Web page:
Parents Are The Main Source of Good Habits and Bad Habits

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In my travels around the country, speaking primarily to high school students about the Rich Habits and Poor Habits, I’ve noticed a trend.

Typically, eight students out of an average class of forty took me up on my offer for the free books I gave out after every talk. Those eight students seemed genuinely interested in learning about my research in order to improve their lives.

The remaining thirty-two students could care less about improving their lives through my research.

In both cases, parents were the reason why. Good Mentor Parents and Bad Mentor Parents, more specifically.

Good Mentor Parents are parents who mentor their children to succeed in life. They teach their children good habits. They inspire and motivate their children to achieve. And society benefits.

Bad Mentor Parents are parents who are not good mentors to their children. They teach their children bad habits or habits that contribute to poverty.

Bad Mentor Parents come in many flavors.

  • Parents addicted to drugs or alcohol.
  • Parents who are in and out of jail.
  • Parents who eschew their responsibilities as parents or abandon their children.
  • Toxic parents who are negative and pessimistic about life.
  • Parents who are just evil or cruel to their children.
  • Parents who don’t know any better. These are typically parents raised in a poor household themselves and, as a result of their upbringing, forged bad habits that they then pass along to their children.

When both parents fail to do their job of raising self-reliant, responsible, law-abiding children – children society needs in order for society to function properly – their children become society’s problem. Society is left to clean up the mess of Bad Mentor Parents.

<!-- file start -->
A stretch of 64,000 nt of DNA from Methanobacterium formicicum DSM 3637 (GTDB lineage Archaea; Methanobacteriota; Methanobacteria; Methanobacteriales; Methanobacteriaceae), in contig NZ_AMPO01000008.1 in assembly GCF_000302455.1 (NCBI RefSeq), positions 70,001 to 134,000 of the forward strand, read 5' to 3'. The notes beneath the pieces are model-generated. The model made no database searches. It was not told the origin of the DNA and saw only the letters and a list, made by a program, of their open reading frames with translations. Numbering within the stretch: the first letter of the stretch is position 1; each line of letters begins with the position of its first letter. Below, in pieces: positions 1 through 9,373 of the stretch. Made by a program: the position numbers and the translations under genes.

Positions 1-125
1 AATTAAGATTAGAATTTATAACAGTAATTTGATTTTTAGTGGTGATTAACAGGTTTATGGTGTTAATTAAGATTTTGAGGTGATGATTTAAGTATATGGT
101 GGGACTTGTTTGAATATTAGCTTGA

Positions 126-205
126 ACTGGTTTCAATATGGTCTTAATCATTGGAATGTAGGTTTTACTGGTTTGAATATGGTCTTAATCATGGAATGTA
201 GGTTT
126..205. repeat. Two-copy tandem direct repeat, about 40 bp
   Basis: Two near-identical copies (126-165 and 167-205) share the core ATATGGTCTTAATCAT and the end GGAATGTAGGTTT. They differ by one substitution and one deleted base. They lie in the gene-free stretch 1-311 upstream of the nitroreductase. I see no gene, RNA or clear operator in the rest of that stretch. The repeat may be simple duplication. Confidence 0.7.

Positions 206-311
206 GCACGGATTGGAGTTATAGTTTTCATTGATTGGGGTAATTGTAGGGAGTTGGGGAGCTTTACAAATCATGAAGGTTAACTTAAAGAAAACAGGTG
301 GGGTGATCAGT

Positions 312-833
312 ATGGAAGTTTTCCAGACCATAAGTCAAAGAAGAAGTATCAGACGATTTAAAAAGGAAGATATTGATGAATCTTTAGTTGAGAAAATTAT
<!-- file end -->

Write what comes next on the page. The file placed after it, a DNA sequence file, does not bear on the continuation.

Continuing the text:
I learned from the 177 self-made millionaires in my Rich Habits study, that the cure for Bad Mentor Parenting was to grow your way out of it through formal education, self-education and by finding success mentors in life.

Just ask Dr. Ben Carson. He was raised in the ghettos of Detroit. His father abandoned him, his mom and his brother Curtis, when Carson was just eight years old. But thanks to a his amazing mom, Carson and his brother were forced by their mom to read every day. This eventually became a daily habit that followed both into their adult years.

Carson went on to become a top neurosurgeon. His brother, Curtis, also excelled in life as an aeronautical engineer.

Success is not an accident. It’s a process. And parents are a big part of that process.

Poverty is not an accident. It’s a process. And parents are also a big part of that process.

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Thomas C. Corley About Thomas C. Corley

Tom Corley is a bestselling author, speaker, and media contributor for Business Insider, CNBC and a few other national media outlets.

His Rich Habits research has been read, viewed or heard by over 50 million people in 25 countries around the world.

Besides being an author, Tom is also a CPA, CFP, holds a master’s degree in taxation and is President of Cerefice and Company, a CPA firm in New Jersey.
Phone Number: 732-382-3800 Ext. 103.
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